For those of you who haven’t been glued to the computer, there has been a bit of a comment war raging here on the Beat in the wake of Eric Reynolds’ report of a less-than-up to date comics shop. A frequent argument posited by those outraged is that folks like Reynolds are being completely irrational in their demands that struggling comics shops carry material that no one wants to read like Chris Ware and Peanuts. While this argument seems logical on the face of it, is it really true that all people want to read is Marvel and DC?
We noticed that CBR’s John Mayo just posted his monthly sales analysis of the Diamond figures. While not as chatty as the sales charts supplied by Marc Oliver Frisch and Paul O’Brien here at the Beat, these charts are worth looking at for another take on the raw data. Mayo also supplied estimated sales figures for all 100 graphic novels on the Diamond charts, and he also keeps a running total of sales to date. We thought it would be interesting to look at the top 20 books on the charts based on their sales to date. It’s completely unscientific (these are not the top 20 books for the year just the ones that charted in July) but no more so than all the anecdotal evidence everyone has been throwing around in the comments. We’ve made a cunning little table, calculated the dollar totals, and highlighted the superhero books in yellow. (Click for a readable version.)
What’s immediately interesting is that only 8 of the books on the chart are superhero books. Transformers are a gray area, admittedly, but if you include them, it’s still only 10 or 50%. (And, honestly, The Boys is about as much a superhero book as BLADES OF GLORY is a sequel to ICE CASTLES, but it certainly trades on the superhero audience so it stays in the yellow.)
Far from being dominated by Marvel and DC, the chart includes titles from Image, Tokyopop, IDW, Dynamite and even Gemstone. One of DC’s books isn’t even superhero — it’s manga. And the titles that dominate the chart? WALKING DEAD and FABLES. Marvel’s tally includes ANITA BLAKE, which is already closing on six figures in print (through both channels.)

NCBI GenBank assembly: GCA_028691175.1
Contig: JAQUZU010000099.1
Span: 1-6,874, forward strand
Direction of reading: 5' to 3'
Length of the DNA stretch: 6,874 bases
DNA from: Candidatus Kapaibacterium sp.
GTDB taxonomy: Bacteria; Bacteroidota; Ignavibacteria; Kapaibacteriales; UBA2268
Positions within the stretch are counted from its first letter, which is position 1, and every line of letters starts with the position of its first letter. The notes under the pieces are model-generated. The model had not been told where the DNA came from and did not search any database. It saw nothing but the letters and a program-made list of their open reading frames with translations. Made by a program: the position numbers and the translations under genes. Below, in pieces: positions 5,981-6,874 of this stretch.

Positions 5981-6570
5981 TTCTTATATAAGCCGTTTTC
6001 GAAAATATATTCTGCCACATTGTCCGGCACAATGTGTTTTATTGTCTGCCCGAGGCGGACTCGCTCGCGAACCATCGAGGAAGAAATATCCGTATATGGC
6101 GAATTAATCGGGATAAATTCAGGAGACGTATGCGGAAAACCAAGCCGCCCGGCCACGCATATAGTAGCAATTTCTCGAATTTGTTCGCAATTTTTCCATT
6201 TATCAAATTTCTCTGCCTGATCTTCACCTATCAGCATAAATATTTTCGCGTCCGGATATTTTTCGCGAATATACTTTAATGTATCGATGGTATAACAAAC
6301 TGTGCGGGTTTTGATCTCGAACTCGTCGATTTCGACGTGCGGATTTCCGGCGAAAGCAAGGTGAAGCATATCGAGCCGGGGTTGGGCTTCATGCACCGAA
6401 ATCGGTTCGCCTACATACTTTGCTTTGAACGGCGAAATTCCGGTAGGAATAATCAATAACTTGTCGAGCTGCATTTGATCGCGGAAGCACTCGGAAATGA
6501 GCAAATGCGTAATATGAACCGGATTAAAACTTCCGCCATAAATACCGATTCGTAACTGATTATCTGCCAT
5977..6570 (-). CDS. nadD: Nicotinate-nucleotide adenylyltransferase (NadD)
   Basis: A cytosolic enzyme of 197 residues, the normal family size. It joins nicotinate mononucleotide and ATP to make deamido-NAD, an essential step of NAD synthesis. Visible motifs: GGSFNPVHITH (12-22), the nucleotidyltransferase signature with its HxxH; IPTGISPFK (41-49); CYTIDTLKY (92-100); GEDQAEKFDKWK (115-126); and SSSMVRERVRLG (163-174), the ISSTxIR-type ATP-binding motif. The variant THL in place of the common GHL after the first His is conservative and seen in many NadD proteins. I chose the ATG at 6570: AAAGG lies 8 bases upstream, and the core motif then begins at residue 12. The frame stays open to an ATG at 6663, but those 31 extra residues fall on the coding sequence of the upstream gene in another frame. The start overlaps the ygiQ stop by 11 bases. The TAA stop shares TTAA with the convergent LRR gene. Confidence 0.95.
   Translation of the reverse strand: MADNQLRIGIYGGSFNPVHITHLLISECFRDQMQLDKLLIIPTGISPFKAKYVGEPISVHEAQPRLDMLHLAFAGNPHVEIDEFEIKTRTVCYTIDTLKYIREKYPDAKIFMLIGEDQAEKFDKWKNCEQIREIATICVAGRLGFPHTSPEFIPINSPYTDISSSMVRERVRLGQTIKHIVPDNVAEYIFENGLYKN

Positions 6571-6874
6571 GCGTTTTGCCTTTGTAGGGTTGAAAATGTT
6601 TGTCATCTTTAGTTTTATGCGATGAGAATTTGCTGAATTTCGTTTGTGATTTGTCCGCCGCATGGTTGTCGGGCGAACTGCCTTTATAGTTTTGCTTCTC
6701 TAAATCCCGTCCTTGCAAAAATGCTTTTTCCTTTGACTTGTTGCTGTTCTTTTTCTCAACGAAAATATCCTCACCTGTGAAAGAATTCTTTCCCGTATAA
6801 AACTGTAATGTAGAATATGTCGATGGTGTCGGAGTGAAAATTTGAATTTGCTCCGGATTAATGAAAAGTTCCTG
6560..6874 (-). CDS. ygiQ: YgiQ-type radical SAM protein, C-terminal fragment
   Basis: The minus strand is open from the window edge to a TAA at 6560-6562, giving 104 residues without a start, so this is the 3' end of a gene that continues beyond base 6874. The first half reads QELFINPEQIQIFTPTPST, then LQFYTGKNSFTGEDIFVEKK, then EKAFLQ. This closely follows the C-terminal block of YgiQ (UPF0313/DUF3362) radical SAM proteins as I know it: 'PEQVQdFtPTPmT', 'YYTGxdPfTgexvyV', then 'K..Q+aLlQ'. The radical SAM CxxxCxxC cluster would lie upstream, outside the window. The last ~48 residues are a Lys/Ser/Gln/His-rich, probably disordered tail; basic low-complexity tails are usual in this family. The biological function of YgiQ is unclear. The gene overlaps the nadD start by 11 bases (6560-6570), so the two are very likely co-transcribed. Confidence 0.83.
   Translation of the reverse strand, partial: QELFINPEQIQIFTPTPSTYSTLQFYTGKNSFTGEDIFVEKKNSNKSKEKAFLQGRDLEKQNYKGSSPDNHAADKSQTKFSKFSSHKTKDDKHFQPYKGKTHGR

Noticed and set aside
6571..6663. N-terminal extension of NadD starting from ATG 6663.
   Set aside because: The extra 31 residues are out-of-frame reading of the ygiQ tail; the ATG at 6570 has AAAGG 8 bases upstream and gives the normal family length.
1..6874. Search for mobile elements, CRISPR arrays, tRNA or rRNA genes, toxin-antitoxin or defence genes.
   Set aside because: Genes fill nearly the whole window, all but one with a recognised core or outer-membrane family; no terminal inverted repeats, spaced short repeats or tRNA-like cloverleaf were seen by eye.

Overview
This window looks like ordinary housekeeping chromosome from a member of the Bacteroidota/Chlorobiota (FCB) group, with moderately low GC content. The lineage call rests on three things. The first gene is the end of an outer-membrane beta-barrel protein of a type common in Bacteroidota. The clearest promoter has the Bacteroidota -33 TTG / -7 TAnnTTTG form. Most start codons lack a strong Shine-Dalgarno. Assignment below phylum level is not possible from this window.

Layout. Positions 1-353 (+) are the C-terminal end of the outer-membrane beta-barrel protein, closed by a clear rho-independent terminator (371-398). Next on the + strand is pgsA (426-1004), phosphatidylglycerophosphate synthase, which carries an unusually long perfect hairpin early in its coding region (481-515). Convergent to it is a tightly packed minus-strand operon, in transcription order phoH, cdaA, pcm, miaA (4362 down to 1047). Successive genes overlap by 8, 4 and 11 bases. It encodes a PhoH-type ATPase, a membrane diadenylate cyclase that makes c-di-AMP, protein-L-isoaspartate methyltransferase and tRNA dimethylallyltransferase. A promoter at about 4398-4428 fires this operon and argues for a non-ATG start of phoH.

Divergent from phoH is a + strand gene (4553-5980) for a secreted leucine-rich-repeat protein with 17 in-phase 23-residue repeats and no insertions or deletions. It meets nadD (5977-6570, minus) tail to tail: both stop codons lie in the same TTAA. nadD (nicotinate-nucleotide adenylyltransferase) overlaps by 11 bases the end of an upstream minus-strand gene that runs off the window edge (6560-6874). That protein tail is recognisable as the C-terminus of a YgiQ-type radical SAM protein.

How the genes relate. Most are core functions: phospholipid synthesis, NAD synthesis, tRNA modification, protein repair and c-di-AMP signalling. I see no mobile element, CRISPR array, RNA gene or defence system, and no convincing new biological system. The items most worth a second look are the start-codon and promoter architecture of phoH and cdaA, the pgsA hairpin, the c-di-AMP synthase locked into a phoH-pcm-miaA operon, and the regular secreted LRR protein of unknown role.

Like we said, this isn’t completely scientific. These are total estimated sales, and NOT, as far as we can make out, the 2007 sales to date. But we look at the charts enough to know that a list of actual year-to-date bestsellers would be just as diverse.
Say it with us.
We are quite sympathetic to the very real plight of underfunded comics shops that live on tiny margins. They cannot afford to take a flyer on ordering 20 copies of the Comics Journal. They need to move books. But if this chart is any indication, diversification is a way to do just that.
Okay, let the comment storm begin.
UPDATE: John Mayo of ComicBookPage.net was kind enough to supply the ACTUAL best sellers for 2007 through July which I’ve included as a clipping once again. (Sorry my html isn’t good enough to post it as a table.)
OOPS LIST DELETED PENDING NEGOTIATIONS
This list is MUCH more Marvel-centric than the inaccurate one posted above — only 7 books are non-superhero. It’s still a not insignificant showing, however. At least from where I sit.
Aside: I just don’t get all the Fantagraphics hate in the comments. Maybe it’s just because I see all their books at the office, but stuff like I SHALL DESTROY ALL CIVILIZED PLANETS, Krazy Kat, Popeye, HOUSE, PERCY GLOOM, Love and Rockets repackaging, the Ignatz Line, BLAB!, Monte Beachamps new Devil postcard book — it’s not for everyone, but the quality speaks for itself and hardly “drivel.”
ALSO OF NOTE: PW’s monthly graphic novel bestseller listing, which takes into account BOTH Bookscan and DM numbers is also out this week.